Unfortunately, older people are also susceptible to accusations of witchcraft in instances where they suffer from dementia, Alzheimer’s or Parkinson’s diseases. Older persons need care not accusation!
What is of even greater concern is that the perpetrators of such illegal and heinous acts get away scot-free. This emboldens would be perpetrators and encourages the public to abuse, violate and kill old people in the most inhumane ways imaginable with impunity. Whereas we recognize that the Inspector General has ensured the arrest and detention of four individuals in the most recent case in Gusiiland, we:-
a) Demand that the National Police Service officers undertake a thorough and speedy investigation into the killing of the four women in Gusiiland.
b) Further demand that the Office of the DPP institutes proceedings to prosecute in accordance with the law, those found to have been involved in the murder of these four women.
c) Call on the Cabinet Secretary in charge of internal security to ensure that the safety of older persons is guaranteed in Gusiiland, Kilifi and other areas where this practice is rampant.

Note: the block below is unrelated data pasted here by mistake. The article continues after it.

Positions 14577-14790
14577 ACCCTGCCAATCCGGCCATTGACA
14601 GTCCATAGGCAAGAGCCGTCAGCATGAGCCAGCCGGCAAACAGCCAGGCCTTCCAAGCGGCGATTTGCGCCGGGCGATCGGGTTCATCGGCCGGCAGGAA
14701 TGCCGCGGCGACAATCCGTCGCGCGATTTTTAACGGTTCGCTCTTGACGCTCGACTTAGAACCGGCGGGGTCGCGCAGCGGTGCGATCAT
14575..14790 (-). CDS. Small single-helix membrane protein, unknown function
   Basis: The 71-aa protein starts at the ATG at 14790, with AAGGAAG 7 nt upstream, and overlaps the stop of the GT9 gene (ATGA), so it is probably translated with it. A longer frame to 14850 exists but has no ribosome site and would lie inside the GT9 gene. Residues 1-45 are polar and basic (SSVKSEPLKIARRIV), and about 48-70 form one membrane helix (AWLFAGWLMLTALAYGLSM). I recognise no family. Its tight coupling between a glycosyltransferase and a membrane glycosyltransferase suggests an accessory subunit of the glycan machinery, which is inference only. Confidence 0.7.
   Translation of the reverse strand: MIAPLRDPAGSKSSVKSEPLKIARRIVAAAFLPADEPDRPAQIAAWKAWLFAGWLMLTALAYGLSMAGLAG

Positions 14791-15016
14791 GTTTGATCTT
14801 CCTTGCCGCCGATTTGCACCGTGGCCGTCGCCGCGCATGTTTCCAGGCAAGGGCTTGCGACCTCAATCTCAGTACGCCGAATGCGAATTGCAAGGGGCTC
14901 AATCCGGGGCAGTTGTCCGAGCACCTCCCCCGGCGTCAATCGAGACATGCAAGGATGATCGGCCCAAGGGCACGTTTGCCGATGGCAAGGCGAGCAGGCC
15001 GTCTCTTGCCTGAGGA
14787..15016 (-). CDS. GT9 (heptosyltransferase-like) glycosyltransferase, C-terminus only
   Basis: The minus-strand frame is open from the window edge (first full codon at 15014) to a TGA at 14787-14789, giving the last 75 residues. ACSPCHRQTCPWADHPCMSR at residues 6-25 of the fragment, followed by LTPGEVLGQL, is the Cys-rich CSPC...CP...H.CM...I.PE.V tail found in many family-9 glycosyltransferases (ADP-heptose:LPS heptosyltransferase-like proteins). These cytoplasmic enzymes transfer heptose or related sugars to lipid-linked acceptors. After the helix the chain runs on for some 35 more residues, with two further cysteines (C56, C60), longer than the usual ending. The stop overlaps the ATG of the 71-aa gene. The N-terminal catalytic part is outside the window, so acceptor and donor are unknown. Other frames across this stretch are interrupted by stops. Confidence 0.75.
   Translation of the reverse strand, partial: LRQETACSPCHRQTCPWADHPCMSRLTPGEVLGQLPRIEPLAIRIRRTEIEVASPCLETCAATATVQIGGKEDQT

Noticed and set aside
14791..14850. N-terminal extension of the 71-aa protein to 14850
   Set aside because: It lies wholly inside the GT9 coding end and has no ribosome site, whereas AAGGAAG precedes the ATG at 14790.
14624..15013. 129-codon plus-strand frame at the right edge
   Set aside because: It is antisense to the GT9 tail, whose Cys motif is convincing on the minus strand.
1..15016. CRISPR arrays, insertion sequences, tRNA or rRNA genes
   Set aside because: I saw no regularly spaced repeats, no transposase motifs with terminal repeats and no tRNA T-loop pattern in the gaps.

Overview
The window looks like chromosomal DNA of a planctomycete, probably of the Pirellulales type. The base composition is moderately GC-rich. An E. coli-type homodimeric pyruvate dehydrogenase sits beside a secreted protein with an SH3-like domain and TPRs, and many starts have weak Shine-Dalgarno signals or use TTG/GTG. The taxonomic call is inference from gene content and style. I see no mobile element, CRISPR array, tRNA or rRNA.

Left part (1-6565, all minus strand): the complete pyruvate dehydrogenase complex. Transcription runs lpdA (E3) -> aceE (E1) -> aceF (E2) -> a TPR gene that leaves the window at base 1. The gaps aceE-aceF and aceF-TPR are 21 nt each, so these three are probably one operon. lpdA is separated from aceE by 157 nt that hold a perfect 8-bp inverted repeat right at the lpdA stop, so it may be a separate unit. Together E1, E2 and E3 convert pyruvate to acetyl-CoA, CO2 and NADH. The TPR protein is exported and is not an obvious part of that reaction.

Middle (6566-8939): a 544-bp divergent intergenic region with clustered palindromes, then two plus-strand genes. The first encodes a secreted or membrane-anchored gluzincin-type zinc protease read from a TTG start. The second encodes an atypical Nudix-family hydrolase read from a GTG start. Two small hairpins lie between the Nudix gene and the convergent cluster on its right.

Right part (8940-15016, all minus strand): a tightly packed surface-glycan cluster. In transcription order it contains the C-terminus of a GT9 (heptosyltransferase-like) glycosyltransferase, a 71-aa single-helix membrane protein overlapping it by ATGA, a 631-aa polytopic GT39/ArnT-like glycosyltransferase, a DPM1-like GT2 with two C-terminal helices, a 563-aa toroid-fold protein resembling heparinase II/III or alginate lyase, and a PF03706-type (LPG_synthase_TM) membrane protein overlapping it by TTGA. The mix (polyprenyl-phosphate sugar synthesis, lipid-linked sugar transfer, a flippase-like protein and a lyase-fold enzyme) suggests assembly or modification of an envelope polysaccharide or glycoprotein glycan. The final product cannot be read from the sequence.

d) Call on the Cabinet Secretary for Health to create awareness on mental illnesses affecting older persons to stem the stigma associated with such illnesses.
Call on the National Land Commission of Kenya to investigate and resolve all cases of land disputes and other property injustices in Gusiiland, Kilifi, and other places, where old people (women and men) have been meted with violence and/or murdered, and their land/property taken away from them, their surviving spouse and/or children, illegally.
Call on the National Land Commission of Kenya and National Gender and Equality Commission to jointly work together to ensure the realization of girls’ and women’s’ land and property rights through legitimate succession and inheritance processes; as stipulated in the 2010 Constitution of Kenya, instead of being discriminated against, violated, marginalized, and murdered when their fathers or husbands die.
e) Call on leaders at all levels of the Gusiiland, Kilifi, and other areas where this is happening, to courageously speak out against this practice and work with community members, civil society,government, and other partners to enable the necessary transformative change that will end the killing of widows and older people in general.